This modern residence combines an architectural response to its seaside environment with an interior that offers guests an intriguing approach to the scenery
Grandstanding spectacular views may be the number-one priority for the architect of a modern coastal residence, but a well thought-out layout will ensure that family relaxation, as well as ocean gazing, is high on the agenda.
The owners of this house spent several years living in a bach at the rear of the site, so they were familiar with the environment when they briefed architect Darren Jessop. He says several requirements for the new house resulted from the time they had spent there.
“Firstly, they wished to retain the picture-window outlook they had enjoyed from the bach,” says Jessop. “They also wanted to maintain privacy, and achieve an interior that gave both children and adults private areas, while still having a sense of family connection.”
The new house was built near the front of the site, with landscaping, including the placement of substantial rocks, providing a level of removal from beachgoers below.
For more privacy, Jessop gave the house a flat-roofed frontage that leaves little on view from the sands below. However, in acknowledgment of the coastal environment, the upper level rises to two gabled roof forms over the home’s upstairs family bedrooms.
“These top-level structures are inspired by traditional boatsheds, complete with the eyebrow windows that were a feature of these buildings,” says Jessop. “Weatherboard cladding adds to the look. With the flat roof at the front and the gables at the back, the house presents quite different aspects to the sea and to the street.”
The interior of the home is just as well considered. Living and entertaining spaces are naturally pushed to the seaward side of the home, with two of the four upstairs bedrooms also fronting the ocean.
An access corridor that leads straight from the front door right through to the living and kitchen spaces is central to the design. When entering by the front door, the corridor provides a limited and inviting vista of the sea. At the far end, this opens to the expansive wall of glass grandstanding the ocean views.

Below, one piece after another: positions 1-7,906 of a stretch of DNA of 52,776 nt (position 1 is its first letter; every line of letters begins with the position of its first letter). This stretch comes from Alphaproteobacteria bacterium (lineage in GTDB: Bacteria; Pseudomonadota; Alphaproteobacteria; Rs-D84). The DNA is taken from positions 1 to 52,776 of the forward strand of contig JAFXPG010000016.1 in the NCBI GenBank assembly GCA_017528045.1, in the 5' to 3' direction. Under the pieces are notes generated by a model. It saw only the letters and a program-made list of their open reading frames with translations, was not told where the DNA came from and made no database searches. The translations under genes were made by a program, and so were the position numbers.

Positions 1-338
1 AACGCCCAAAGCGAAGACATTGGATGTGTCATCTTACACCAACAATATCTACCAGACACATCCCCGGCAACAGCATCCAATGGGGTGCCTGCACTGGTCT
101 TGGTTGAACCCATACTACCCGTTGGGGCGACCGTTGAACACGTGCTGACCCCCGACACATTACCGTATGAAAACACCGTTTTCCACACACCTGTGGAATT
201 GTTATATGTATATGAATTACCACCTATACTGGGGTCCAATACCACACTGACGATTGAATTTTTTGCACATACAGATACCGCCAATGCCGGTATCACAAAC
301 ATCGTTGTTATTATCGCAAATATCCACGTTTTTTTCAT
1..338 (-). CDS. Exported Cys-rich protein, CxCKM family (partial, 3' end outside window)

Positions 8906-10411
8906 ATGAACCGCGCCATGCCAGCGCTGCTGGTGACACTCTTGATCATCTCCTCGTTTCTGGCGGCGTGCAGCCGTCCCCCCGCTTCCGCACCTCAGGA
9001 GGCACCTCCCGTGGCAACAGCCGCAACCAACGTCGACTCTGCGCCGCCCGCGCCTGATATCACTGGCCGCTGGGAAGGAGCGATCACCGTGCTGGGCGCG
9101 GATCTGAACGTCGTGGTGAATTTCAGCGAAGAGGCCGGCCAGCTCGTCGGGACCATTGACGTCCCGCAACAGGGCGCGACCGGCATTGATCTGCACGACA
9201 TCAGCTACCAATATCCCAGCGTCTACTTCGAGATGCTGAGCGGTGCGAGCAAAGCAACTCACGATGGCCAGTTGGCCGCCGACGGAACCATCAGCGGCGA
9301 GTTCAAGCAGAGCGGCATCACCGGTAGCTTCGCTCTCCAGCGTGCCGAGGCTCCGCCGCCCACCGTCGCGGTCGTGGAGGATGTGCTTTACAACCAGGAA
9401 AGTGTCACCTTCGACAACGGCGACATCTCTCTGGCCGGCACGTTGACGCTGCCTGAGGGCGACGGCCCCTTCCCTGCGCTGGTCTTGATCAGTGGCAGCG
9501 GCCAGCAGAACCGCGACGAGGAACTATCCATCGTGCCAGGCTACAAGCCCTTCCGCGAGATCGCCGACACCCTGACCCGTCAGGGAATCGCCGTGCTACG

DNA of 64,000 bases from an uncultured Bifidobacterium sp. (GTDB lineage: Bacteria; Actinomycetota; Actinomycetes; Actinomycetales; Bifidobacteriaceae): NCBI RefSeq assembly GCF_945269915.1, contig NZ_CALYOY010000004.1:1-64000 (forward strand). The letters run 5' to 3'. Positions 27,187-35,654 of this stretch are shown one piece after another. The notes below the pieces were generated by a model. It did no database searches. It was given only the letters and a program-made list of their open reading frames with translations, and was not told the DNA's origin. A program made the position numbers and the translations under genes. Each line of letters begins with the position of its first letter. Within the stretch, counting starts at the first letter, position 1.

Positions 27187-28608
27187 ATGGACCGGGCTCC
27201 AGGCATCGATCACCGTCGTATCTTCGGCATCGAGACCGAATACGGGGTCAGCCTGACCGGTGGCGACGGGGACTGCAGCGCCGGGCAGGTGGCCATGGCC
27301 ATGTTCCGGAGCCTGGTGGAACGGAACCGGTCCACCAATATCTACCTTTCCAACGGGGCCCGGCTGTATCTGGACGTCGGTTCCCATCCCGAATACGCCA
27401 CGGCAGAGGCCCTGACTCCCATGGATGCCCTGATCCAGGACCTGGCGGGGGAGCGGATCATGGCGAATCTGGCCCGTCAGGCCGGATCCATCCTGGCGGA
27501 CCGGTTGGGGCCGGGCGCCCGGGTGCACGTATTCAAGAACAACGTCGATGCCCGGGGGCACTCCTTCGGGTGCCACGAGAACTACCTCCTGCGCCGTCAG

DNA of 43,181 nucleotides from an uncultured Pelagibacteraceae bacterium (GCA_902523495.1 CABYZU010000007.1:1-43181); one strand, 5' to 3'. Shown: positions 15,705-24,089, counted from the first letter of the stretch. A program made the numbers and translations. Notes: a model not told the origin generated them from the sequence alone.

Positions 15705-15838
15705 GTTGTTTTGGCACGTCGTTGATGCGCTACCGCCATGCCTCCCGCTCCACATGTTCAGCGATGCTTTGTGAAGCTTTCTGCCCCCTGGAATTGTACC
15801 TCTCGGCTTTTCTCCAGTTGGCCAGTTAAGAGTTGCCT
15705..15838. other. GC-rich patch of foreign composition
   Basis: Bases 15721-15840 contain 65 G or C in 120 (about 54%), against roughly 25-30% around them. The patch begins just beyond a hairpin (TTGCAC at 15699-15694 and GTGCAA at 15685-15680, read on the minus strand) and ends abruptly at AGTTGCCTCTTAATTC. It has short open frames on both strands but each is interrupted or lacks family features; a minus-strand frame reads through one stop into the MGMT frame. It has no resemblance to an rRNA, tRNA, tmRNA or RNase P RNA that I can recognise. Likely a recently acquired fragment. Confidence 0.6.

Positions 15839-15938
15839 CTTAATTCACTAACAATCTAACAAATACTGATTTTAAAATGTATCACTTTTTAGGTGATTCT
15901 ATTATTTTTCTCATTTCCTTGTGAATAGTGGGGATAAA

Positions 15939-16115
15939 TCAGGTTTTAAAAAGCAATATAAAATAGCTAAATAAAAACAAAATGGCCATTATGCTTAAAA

Off to the left of the corridor are public areas – a media room, the domain of the children, followed by stacking doors opening to an internal courtyard. This side of the corridor is glassed, but the opposite side is in tinted terrazzo bricks, with floor-to-ceiling pushouts leading to a guest bedroom, laundry and a staircase to the upper level. This wall, effectively the home’s spine, extends the full double height of the residence and out past the building’s street-side profile. Essentially, the corridor and this exposed-aggregate flanking wall separate private from public spaces.
The ground-level corridor is repeated on the floor directly above, with one side entering bedrooms through the terrazzo wall and the other looking over the courtyard. At the street end of this corridor, a void in the floor gives views to the lower level, creating a double-height entry space for the home.
The courtyard, enclosed on three sides, is another feature of the home. This fulfils several functions, including an easy connection between spaces: the open-air space opens onto the media room, the kitchen, and the corridor.
Besides pedestrian flow, outdoor dining and shelter from sea breezes, the courtyard allows views from the media room through the kitchen and out to the water. This means a room set back from the beach still has views out over it.
The visual openness works the other way, too, with the courtyard allowing those in the kitchen to keep an eye on proceedings in the media room.
“Overall, the residence optimises owner privacy and brings degrees of separation for family life – all in a design empathetic to the immediate environment,” says Jessop.
Photography Jamie Cobeldick